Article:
Families still needed to find some additional cash ranging from 2,000 to 30,000 yuan depending on their own individual requirements. Villagers needed to be persuaded about certain features of the project, says one local official. “Many were a bit sceptical about having an indoor toilet because they were used to having an outhouse.”

Given the obstacles of the terrain and the limited funds available, the reconstruction project focused on a single rural township, Lingxiu in Rucheng county, with a heavy concentration of people from the Yao ethnic group, and where many families were left homeless after last summer’s floods.

That has left hundreds of households in the more scattered settlements of neighbouring townships to manage as best they can without Red Cross Red Crescent reconstruction aid. Visit the mountain village of Changchun and the contrast is clear.

Driving up a winding dirt road, which is impassable in rainy weather even in a four-wheel-drive vehicle, you come to a cluster of new houses. Standing outside one of them is 40-year-old Wang Genglin. His family is among 18 households in this scattered settlement whose houses were washed down the mountain.

Wang Genglin had to build his new home using the 5,000 yuan government grant and 5,000 yuan interest-free loan, and by borrowing what money he could from relatives.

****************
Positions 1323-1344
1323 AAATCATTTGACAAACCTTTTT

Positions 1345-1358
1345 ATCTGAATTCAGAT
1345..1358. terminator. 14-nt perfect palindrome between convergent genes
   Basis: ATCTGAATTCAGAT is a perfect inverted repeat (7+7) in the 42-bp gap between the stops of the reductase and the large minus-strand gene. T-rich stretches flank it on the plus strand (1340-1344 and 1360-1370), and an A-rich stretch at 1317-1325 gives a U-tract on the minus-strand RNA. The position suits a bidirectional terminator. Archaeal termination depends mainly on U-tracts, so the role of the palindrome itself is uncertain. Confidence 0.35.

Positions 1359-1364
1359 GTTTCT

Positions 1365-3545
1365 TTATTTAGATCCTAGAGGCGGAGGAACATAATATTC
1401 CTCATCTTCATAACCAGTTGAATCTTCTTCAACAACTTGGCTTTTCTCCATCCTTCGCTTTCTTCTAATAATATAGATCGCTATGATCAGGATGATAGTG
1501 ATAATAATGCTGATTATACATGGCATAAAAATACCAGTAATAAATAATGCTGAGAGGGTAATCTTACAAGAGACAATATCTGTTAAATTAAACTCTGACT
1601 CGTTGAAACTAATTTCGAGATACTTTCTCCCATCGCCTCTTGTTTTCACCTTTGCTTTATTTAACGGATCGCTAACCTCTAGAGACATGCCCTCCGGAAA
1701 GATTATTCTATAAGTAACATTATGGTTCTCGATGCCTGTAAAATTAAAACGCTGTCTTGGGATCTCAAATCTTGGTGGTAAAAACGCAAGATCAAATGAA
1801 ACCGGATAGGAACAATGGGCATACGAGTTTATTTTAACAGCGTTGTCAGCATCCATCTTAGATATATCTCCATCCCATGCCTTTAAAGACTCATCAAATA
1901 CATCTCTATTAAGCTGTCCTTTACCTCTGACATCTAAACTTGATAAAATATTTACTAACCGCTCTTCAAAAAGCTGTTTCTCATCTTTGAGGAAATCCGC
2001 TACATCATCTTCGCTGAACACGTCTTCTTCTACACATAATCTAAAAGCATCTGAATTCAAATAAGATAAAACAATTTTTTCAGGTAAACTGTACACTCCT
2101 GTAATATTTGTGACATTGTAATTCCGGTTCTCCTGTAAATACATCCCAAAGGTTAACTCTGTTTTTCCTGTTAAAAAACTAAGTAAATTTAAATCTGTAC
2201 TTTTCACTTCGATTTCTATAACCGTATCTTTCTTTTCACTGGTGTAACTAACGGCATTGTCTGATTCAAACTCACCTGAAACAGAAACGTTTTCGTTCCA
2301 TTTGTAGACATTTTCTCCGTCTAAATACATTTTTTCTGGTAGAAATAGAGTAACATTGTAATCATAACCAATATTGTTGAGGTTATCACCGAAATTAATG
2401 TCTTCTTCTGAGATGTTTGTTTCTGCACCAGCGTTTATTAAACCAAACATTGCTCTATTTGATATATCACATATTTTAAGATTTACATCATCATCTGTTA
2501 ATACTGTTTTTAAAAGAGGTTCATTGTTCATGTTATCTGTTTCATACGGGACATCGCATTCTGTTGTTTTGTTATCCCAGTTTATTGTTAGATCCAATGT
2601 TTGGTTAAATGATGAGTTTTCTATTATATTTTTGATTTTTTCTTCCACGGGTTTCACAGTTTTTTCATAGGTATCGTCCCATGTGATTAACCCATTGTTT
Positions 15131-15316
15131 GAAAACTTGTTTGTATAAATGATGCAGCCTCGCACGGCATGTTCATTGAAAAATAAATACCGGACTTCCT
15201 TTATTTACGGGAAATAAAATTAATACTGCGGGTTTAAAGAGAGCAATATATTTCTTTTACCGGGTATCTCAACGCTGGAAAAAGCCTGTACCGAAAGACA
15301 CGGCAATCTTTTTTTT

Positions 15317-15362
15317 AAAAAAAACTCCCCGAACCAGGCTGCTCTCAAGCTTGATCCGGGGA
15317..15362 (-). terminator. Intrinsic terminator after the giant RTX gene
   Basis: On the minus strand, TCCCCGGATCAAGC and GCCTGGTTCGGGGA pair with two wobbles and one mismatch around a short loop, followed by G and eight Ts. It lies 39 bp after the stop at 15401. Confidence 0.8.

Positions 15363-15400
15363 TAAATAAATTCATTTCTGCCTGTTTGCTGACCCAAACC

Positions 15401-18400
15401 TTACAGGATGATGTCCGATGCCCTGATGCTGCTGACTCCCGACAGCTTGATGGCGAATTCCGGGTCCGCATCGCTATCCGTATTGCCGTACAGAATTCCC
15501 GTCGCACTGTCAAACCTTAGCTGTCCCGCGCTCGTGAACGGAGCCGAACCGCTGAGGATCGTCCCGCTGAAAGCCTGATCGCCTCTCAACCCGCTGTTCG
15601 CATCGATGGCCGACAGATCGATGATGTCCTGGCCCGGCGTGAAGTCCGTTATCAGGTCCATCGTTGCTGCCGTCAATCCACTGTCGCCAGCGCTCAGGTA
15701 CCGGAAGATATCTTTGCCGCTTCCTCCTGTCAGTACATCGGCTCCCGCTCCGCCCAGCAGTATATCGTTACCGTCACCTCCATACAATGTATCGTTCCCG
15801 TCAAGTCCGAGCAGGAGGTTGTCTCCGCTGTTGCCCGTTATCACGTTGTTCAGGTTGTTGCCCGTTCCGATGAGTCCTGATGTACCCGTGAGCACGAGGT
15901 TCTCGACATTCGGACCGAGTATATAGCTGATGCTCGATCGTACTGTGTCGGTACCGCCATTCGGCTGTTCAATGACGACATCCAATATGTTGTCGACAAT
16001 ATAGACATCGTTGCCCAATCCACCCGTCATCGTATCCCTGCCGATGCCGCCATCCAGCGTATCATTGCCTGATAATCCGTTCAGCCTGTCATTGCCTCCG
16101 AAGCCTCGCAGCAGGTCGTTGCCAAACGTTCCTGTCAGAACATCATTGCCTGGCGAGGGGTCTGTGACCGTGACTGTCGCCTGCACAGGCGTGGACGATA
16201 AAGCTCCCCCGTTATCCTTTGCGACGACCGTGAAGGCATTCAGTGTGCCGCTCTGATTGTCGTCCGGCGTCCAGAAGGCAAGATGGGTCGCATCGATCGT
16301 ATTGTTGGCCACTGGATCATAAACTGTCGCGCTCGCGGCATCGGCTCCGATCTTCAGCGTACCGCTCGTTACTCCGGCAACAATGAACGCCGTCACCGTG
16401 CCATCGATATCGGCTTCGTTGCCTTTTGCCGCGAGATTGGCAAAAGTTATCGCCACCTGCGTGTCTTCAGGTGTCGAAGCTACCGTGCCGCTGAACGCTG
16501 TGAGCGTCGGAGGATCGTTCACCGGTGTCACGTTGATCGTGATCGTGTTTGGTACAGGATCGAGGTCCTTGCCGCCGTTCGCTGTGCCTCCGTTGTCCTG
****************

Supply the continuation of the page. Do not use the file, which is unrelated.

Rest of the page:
“The biggest problem for us is that everybody here is now in debt,” he says. He owes a total of 10,000 yuan and many of his neighbours owe even larger sums. His income from growing ginger on the hill slopes is insufficient to repay the debt any time soon. So when winter comes, he says he’ll join the flood of migrant workers who head for the sprawl of factories somewhere in the neighbouring province of Guangdong.

Given the constraints of time and cash, Wang Genglin’s house represents a considerable achievement. But he has been forced to cut corners on quality. The dwelling is hastily put up using lime paste instead of cement. The walls inside are bare brick and there’s a tarpaulin covering the ceiling. There’s no running water and the electricity supply tends to go off every evening.

Big donation

As for his neighbours, several houses nearby have been built by homeless families. But while the Red Cross-assisted homes were completed in a tight four-month time frame, these dwellings lie locked up and unfinished. “In most cases, people have run out of money to finish the houses, they can’t do the internal work and so they’re still staying with relatives,” says Xiao Chunying, who heads the county’s Red Cross branch.

A lively, energetic woman in her 40s, Xiao Chunying is also deputy head of the county government, which has been a driving force in implementing the project. And the way in which she combines her roles to leverage the area’s strained resources is an illustration of how the Red Cross Society of China operates on the ground.